Back in 2009, dozens of phone calls revealed no one in our area who could perform a musculoskeletal ultrasound (MSUS). Today, worried about my son, I made calls again to orthopedists and hospitals. When I called the top medical centers in our region, I found one ultrasound technologist who had heard of MSUS and she knew of no one who performs it yet. She agreed that there’s a great need for it, but some others I talked to asked, “Why would you want an ultrasound of a joint?” So I thought I’d write a post to answer that question.
Thousands of comments on this blog lament the inability of physicians to see and know with certainty the disease activity of their patients. This problem is particularly weighty when we read of how critical early diagnosis and treatment are for this disease to be “controlled.” Musculoskeletal ultrasound (MSUS) is one way to see what’s going on inside joints, one obvious focus of rheumatoid disease activity.
Two Boston doctors wrote a great overview of (MSUS) for the Journal of Musculoskeletal Medicine. They review numerous studies of MSUS, including one which shows that clinical evaluations and disease management plans were each altered 53% of the time after a MSUS in rheumatology patients. A clear reason: “MSUS is more sensitive than other modalities in assessing disease activity; as previously described, positive power Doppler signal in synovial sites has corresponded with histological evidence of vascularity, a marker for inflammation.”
Specific advantages of musculoskeletal ultrasound (MSUS) in rheumatology
- MSUS is much more sensitive to examine synovial tissue than clinical examinations.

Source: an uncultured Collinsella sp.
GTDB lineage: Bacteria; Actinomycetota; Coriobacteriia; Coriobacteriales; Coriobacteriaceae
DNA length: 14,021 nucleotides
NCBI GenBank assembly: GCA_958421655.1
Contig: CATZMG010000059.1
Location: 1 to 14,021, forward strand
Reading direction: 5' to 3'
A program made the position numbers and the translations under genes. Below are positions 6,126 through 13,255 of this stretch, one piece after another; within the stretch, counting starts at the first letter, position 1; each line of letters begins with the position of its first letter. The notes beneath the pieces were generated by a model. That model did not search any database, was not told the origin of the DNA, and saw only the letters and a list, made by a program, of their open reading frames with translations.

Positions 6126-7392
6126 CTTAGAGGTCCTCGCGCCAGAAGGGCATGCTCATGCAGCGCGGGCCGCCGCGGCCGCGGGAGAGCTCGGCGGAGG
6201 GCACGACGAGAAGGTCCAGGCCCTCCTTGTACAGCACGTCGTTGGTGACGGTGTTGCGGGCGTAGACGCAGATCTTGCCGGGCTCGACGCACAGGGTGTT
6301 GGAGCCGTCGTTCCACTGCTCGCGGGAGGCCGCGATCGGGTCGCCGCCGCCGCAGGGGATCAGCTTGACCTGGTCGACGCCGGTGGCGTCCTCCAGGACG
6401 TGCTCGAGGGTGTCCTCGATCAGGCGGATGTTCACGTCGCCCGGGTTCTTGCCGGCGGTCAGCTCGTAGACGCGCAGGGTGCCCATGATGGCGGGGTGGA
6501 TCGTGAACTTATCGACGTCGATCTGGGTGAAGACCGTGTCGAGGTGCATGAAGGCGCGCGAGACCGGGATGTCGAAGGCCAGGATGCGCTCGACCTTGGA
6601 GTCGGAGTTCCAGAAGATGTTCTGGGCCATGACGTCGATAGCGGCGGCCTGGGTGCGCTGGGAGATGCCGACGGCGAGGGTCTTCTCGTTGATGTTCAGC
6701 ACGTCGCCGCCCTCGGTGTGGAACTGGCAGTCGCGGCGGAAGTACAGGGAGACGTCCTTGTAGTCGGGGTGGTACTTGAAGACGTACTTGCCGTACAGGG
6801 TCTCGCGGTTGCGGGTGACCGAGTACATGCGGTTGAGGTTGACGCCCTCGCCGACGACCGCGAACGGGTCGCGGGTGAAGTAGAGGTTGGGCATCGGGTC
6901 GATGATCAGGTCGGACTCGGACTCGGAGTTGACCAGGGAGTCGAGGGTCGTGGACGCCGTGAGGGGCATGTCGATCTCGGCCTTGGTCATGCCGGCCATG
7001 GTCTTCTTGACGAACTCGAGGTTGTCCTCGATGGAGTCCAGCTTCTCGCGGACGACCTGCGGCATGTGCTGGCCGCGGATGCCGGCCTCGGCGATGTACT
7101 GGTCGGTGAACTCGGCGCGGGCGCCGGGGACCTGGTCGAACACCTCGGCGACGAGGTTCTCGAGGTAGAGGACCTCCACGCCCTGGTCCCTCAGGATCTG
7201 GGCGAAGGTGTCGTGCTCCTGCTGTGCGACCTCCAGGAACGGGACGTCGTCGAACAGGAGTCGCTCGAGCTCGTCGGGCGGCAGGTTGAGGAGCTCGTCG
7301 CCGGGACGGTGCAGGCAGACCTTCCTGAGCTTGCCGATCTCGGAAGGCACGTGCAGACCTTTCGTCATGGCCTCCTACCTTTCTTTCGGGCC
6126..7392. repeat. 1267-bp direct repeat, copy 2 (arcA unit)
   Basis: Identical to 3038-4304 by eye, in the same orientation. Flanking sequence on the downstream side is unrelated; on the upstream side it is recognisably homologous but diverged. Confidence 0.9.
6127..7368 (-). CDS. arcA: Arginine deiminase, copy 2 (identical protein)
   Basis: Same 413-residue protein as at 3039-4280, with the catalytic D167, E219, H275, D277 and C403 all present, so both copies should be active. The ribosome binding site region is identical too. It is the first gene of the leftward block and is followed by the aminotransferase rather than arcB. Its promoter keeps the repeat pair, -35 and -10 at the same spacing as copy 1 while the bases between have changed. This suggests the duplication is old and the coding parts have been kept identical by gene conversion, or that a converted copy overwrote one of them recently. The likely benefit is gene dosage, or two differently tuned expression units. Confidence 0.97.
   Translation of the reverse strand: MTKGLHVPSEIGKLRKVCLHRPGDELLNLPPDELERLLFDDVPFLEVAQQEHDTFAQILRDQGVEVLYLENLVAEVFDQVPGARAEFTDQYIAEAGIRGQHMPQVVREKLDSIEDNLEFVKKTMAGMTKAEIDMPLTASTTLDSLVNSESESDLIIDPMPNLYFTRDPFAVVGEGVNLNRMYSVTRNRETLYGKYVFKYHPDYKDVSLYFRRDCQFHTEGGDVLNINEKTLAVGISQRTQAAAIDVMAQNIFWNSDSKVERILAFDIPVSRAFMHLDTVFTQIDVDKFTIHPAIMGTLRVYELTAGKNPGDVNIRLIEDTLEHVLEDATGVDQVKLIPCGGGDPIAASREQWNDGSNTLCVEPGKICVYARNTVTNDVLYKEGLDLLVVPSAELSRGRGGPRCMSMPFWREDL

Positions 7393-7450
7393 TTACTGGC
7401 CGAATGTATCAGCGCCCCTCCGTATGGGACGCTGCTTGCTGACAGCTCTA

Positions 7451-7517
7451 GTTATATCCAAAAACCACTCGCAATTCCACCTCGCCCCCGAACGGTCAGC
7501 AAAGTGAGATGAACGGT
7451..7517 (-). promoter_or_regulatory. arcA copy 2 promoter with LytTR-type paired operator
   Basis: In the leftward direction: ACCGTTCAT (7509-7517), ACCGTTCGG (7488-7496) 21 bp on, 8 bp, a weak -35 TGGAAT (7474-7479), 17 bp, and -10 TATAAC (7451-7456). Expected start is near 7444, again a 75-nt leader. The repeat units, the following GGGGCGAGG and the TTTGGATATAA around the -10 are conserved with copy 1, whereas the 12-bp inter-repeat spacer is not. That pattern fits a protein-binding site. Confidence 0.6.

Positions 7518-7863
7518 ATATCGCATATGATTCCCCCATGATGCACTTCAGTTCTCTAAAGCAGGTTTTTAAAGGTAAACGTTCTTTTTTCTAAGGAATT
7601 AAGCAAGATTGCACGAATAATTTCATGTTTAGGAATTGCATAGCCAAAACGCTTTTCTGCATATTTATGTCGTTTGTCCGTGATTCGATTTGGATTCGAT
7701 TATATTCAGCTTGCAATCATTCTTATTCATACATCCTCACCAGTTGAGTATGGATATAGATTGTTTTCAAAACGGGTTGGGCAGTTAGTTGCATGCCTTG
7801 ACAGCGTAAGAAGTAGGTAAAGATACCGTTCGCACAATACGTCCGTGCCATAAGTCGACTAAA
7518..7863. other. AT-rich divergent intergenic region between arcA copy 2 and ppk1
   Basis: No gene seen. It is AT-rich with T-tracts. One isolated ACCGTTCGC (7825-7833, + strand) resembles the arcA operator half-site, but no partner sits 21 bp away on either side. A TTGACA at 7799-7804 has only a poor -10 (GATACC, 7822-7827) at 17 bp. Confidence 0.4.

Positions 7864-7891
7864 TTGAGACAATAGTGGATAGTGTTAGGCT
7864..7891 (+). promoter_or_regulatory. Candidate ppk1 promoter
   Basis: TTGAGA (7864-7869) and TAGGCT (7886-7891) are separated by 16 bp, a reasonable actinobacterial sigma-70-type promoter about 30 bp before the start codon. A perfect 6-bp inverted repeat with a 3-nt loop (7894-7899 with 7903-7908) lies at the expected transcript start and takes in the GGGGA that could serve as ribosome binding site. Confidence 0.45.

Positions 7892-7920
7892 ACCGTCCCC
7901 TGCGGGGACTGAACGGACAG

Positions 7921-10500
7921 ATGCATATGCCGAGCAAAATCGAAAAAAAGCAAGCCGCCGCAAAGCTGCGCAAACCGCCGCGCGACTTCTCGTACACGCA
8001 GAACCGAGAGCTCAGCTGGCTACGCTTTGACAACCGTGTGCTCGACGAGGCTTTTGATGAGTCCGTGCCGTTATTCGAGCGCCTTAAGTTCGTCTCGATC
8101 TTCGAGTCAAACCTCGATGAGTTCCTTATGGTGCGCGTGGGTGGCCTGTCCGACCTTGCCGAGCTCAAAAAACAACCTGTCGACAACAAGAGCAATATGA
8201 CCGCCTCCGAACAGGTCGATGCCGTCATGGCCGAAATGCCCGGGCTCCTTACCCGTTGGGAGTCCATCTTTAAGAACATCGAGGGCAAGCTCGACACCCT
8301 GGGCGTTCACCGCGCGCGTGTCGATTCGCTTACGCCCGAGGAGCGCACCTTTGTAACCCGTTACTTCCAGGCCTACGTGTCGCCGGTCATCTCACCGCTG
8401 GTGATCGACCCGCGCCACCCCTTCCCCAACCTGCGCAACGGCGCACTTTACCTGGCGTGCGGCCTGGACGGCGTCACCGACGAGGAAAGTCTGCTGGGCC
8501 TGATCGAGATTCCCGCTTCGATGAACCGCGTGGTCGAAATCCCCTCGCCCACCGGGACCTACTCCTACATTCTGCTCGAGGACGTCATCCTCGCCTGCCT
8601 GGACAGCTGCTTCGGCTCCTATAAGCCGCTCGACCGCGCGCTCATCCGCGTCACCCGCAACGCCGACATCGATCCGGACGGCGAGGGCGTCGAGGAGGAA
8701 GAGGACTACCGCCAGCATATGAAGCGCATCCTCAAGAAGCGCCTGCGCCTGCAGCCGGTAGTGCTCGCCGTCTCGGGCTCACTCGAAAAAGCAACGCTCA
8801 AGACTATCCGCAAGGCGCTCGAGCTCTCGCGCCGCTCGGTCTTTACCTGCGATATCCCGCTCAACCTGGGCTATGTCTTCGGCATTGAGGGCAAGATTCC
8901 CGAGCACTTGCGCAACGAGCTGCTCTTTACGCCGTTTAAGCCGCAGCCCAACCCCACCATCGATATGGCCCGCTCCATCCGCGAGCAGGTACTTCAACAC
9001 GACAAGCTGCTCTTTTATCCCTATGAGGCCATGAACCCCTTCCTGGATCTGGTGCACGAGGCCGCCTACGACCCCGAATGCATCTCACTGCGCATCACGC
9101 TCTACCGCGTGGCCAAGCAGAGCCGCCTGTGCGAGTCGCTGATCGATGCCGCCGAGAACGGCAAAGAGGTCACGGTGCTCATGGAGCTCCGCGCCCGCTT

- MSUS allows dynamic assessment. That means you can change the position of the joint or even evaluate it during movement which may make abnormality more obvious. Motion can be both active and passive, allowing examiners to learn more.
- MSUS is better for evaluating certain joints. “Because it is multiplanar, US is 3 or 4 times more sensitive than plain radiography for detecting erosions in the metacarpophalangeal (MCP) joints and metatarsophalangeal joints of patients with rheumatoid arthritis (RA), especially the second and fifth MCP joints, which are more accessible to US.”
- MSUS is done without radiation.
- Patients can guide the examiner by describing pain.
- Numerous joints can be examined; you don’t usually get MRI’s of multiple joints.
- No waiting is needed if there is MSUS equipment in the office.
- Other advantages to MSUS over MRI include comfort…
- and cost.
However, the great disadvantage of MSUS is its extreme user-dependency. I’ve read that in articles and been told that by several doctors I’ve interviewed. Sadly, we also learned about this first hand. If that disadvantage can be overcome by training, MSUS will be of great value to patients who need to obtain early and accurate diagnosis and treatments.
- Three-part blog post series on musculoskeletal ultrasound.
- A Paradigm Shift in Rheumatoid Arthritis Disease Activity? Part 2
- Does It Matter Whether Rheumatoid Arthritis Affects DIP Joints?
- Rheumatoid Arthritis Swelling, Take Two
- Click here to see the SonoSite ultrasound video on the sexy post